According to reports, police officers in Williamson County, Texas were allegedly “rewarded” with gift cards when they would use excessive force against suspects or detainees. This is how ingrained this practice is with our police forces – not only is it condoned, but it is REWARDED. Ring of Fire’s Farron Cousins explains how this story is emblematic of all the problems we see with cops around the country.


*This transcript was generated by a third-party transcription software company, so please excuse any typos.

According to a former Texas police officer in Williamson County, Texas, his County, his precinct would actually reward officers for use of force with gift cards. So if the police officer went out, had to use force on a suspect or detainee or whoever it is, but they had to use force. They would come back to the station. You fill out their report and their superior. If, if of course they believed it was a good use of force would then reward them with a gift card to a steakhouse. So they actually incentivized these officers to use violence against the people on the streets. And this is Williamson County police force a is a police force, by the way, that has come under intense scrutiny over the years for murdering unarmed minority suspects. And in fact, some of the people that murdered unarmed suspects did. In fact, according to this, a former officer perceived gift cards to steakhouse.

So your life to these officers is worth less than a free bloomin’ onion from Outback. That is essentially what we’re dealing with with police officers here. This a report from this former officer was actually also later on corroborated by other former members of the Williamson County, Texas police force. So other officers have come forward and said, yes, this is what happened. Of course they all said, if it was, if it was good use of force, you know, the superior had to determine, was it a bad use of force or was it a good use of force? Here’s the thing, folks, there is no such thing as a good use of force. They’re really in truly isn’t. If these officers had done their jobs properly, if they were trained properly, if the United States rethought how we did policing here in the United States, if we revamped it use of force, would rarely if ever be necessary too many times, we have seen a mentally ill individual, somebody going through a psychotic break, somebody on drugs, somebody drunk out of their mind, who doesn’t even understand what they’re doing killed by police officers.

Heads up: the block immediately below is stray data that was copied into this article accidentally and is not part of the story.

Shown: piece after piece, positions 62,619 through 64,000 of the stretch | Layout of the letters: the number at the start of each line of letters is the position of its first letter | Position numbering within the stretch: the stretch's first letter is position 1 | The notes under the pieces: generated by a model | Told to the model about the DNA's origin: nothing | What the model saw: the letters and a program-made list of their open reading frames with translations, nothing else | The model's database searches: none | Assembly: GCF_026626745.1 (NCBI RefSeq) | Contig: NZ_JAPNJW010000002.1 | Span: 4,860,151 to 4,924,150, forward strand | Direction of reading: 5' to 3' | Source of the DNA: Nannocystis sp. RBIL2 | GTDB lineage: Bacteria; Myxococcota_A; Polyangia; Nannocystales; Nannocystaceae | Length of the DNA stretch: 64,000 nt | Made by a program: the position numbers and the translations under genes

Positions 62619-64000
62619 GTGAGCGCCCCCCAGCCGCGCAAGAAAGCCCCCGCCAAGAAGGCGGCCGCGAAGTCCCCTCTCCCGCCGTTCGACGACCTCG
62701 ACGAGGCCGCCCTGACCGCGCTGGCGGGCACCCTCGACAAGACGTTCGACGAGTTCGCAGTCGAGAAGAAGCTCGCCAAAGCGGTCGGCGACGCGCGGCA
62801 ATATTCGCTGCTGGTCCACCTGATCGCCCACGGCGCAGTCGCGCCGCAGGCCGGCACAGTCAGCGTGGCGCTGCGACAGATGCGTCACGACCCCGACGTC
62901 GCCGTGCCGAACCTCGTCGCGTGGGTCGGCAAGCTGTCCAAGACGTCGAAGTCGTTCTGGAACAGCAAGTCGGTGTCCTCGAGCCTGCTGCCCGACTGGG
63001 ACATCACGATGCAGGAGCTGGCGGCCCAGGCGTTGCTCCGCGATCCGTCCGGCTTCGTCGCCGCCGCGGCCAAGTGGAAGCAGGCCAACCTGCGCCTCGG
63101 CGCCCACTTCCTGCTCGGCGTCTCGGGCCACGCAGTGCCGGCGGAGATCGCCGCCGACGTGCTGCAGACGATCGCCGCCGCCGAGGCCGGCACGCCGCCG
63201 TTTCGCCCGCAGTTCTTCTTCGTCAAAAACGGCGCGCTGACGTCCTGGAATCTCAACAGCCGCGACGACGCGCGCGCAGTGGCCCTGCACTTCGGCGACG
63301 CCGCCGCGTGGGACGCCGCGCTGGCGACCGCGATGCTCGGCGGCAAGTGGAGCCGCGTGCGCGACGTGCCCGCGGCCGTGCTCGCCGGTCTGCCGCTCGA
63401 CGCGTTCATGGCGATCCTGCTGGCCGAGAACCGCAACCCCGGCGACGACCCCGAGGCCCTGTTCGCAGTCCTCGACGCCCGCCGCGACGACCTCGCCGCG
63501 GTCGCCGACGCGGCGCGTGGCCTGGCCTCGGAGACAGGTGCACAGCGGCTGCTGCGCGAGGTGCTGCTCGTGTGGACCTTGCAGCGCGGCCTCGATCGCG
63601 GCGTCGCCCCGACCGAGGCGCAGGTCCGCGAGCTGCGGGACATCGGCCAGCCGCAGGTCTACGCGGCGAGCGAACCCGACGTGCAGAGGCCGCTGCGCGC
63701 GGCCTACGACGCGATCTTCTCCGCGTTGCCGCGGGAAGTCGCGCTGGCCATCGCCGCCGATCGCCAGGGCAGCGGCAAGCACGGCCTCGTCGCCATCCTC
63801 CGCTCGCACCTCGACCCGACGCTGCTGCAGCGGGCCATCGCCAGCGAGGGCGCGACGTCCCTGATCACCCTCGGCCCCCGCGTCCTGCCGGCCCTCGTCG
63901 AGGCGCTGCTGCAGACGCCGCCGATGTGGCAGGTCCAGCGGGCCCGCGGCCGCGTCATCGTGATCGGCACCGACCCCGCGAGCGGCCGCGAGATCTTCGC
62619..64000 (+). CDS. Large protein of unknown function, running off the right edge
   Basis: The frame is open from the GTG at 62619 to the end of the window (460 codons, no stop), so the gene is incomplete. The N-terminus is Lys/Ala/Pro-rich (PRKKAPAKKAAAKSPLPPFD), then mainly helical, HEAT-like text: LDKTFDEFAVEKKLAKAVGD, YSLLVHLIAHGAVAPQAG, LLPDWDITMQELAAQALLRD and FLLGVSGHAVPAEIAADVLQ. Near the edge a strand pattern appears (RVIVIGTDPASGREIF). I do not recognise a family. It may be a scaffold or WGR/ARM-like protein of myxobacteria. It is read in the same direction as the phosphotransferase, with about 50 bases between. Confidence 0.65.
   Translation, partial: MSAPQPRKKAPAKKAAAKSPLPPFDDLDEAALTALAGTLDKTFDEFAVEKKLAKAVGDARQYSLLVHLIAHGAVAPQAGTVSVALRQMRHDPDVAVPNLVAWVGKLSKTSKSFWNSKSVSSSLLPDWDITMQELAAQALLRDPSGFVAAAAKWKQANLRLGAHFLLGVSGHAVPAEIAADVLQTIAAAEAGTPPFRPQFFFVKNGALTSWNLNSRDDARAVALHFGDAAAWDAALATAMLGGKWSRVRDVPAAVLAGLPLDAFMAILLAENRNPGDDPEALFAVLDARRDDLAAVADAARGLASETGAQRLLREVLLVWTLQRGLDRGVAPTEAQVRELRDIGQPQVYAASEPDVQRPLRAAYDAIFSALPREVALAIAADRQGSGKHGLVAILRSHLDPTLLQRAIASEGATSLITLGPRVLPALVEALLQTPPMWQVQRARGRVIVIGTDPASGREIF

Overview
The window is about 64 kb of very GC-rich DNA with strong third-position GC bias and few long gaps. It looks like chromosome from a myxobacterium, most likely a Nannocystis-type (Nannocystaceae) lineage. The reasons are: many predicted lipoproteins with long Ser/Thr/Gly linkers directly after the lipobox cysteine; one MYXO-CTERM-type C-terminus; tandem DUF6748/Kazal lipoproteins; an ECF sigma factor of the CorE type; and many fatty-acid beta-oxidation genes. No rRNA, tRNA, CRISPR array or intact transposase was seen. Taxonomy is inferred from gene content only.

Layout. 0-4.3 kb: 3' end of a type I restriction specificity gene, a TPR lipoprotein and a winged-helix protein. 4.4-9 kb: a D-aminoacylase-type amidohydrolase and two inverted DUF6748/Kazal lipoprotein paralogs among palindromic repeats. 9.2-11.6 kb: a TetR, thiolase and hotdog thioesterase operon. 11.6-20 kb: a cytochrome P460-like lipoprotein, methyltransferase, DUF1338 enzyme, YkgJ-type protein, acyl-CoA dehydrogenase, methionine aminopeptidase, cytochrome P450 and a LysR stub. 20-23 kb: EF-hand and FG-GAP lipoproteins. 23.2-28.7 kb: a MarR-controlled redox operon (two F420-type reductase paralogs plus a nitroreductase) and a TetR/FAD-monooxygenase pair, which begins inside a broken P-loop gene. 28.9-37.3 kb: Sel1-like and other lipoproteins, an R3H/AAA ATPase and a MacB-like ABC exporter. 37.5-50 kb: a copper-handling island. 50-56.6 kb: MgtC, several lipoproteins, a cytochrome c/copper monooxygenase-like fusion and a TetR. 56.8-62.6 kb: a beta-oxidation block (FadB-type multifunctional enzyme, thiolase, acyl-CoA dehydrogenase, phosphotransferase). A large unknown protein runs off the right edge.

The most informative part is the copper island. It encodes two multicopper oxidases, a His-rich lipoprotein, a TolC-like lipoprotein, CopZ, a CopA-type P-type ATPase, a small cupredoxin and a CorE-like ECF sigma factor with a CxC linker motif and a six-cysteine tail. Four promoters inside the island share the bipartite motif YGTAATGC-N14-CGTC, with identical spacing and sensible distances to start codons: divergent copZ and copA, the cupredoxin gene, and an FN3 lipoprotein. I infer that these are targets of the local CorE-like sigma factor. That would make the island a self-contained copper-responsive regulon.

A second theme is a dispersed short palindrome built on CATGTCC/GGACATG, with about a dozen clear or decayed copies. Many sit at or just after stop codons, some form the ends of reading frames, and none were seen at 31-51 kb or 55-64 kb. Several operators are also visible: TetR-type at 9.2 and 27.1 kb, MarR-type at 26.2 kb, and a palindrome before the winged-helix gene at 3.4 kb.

Some of these folks, they never even realized the situation. Some of the mentally ill folks. It’s not that they were committing crimes. It’s just that people understood there’s somebody out here acting weird. So police would show up and one thing would lead to another because the person didn’t understand and they’d end up dead. We we’ve seen reports of that in the last month. Police officers armed with guns, shouldn’t be responding to those kinds of things. No, and that’s why we, we have the problems that we do. We also have the problems that we do because as this officer said, uh, they had the intention that we were all Wilco bad-ass. And if you went out there and did your job and you had to use force on somebody and he agreed with it, then you would get a gift card. That bad-ass mentality.

That is the other part of the problem. That’s the part of the problem that I believe does not get addressed enough. You have these want to be Rambo police officers, who all think they’re out there being Robocop. That think the only way they can compensate for the lack of what’s in their pants is to take somebody else’s life. They are missing something inside of them or something on them that makes them feel inadequate. That makes them feel insecure. But holding that gun in their hand or taking somebody else’s life or taking somebody by the neck and squeezing the life out of them, that is the only thing that can make these beta males feel like they’re men for a few moments. That’s the problem with the police force? Not just that it attracts people who feel that way. These are people that need counseling, not guns and badges. So it’s not just that it attracts those people. What’s that it fosters that environment. It breeds it into people who may not have that feeling. It rewards it as this story proves. And until we get to the heart of that, until we reform that until we abolish that, then stories like this are not going to be weird outlier stories. They’re going to continue to be the norm.

Farron Cousins is the executive editor of The Trial Lawyer magazine and a contributing writer at He is the co-host / guest host for Ring of Fire Radio. His writings have appeared on Alternet, Truthout, and The Huffington Post. Farron received his bachelor's degree in Political Science from the University of West Florida in 2005 and became a member of American MENSA in 2009. Follow him on Twitter @farronbalanced